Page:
If the percent of uncertainty in a project was on a scale with traditional project management on the left, Steve McConnell is close to the left, the Airlie Council is close to center, and project management based on adaptive complex systems is on the far extreme right of the scale. The newest and hottest method for software development comes by way of Jim Highsmith, a consultant and author, and is a by-product of some of the work done at the Santa Fe Institute. It takes the accounting of project uncertainty to a new level.

“Why would we think high-change, high-speed, and high-uncertainty projects should also be predictable and controllable? They are boundable and manageable, but not predictable and controllable.” [5]

In this case, then, the idea of “process improvement” is inappropriate: no projects will be substantially the same. A whole new mindset is needed, and it is centered on the need to develop a “learning project environment”.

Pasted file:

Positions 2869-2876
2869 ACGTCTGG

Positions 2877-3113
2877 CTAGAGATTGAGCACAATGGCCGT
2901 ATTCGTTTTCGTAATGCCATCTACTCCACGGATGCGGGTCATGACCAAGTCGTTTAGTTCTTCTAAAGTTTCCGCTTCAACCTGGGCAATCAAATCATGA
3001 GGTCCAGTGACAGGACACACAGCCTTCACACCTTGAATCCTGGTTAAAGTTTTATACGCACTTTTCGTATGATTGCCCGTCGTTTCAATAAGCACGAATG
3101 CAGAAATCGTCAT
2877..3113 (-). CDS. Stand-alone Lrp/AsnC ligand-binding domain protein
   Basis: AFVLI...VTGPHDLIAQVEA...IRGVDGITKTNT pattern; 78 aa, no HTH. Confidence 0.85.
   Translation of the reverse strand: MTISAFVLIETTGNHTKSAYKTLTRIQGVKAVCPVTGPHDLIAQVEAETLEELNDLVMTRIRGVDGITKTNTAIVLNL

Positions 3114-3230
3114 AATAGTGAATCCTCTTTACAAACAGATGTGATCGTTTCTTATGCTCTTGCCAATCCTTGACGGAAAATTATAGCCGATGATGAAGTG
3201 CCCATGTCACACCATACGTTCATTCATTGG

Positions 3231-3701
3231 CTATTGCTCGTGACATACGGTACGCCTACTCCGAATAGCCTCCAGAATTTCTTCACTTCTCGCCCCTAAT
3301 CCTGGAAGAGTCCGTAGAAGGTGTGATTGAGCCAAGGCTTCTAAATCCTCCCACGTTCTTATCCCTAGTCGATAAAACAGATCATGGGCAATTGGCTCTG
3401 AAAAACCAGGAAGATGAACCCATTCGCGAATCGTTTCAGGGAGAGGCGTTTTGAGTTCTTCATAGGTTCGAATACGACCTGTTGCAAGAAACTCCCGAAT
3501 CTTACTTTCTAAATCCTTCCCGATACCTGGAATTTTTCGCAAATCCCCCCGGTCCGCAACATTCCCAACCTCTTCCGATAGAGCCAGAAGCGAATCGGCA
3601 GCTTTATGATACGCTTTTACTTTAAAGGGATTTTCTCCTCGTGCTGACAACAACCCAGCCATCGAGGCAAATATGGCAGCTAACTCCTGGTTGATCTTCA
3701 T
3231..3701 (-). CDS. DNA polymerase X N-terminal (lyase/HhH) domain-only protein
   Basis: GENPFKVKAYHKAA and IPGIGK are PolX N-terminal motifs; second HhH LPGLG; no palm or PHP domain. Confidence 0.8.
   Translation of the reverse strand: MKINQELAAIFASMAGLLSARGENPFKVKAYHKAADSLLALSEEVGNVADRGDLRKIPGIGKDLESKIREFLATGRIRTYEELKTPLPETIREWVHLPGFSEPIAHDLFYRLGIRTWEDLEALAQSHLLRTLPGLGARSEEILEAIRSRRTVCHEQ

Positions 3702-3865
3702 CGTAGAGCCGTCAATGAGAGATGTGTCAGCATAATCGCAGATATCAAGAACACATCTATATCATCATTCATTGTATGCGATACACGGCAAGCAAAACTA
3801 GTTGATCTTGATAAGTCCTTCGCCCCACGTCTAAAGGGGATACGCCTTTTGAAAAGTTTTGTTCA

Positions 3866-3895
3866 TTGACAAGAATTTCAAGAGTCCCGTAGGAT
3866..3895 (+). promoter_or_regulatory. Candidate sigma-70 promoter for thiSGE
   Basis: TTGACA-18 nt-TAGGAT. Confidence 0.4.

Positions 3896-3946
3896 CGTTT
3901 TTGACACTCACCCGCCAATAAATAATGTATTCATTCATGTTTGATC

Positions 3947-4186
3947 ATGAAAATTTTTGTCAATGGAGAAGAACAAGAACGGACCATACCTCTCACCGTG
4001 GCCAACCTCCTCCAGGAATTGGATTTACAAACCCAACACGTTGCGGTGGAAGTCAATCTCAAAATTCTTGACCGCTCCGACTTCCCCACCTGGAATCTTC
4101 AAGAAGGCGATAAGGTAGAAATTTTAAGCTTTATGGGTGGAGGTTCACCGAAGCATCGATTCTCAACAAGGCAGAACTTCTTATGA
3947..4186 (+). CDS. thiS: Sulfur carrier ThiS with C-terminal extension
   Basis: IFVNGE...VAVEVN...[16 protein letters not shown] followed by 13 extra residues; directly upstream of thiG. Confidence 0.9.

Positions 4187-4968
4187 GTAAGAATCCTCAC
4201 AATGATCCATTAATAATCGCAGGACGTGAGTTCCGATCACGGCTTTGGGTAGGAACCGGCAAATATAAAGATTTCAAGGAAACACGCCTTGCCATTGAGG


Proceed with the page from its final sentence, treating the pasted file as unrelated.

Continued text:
Jim’s project would look like this:

Project planning is very important. Develop overall plans, but don’t drive for a low level of specificity. Instead, leave the specific planning for first “timebox” of the project.

A “timebox” is a definite length of time, chosen by the project team and usually 3 to 4 months, where a “mini-project” of sorts is constructed. Project deliverables are set for the end of the timebox (if not a fully functional code, then a well-defined piece of it), metrics identified and measured, estimates recorded, and anything else that is determined to be important.

The project is started with a fully dedicated, small, senior team.

Towards the end of the timebox, all work is wrapped up for delivery, including metrics, reports, documentation, a working version of the software, etc.

A full “post-mortem” exercise is held with all team members, customers, users, stakeholders, and managers. All parts of the project are reviewed and discussed.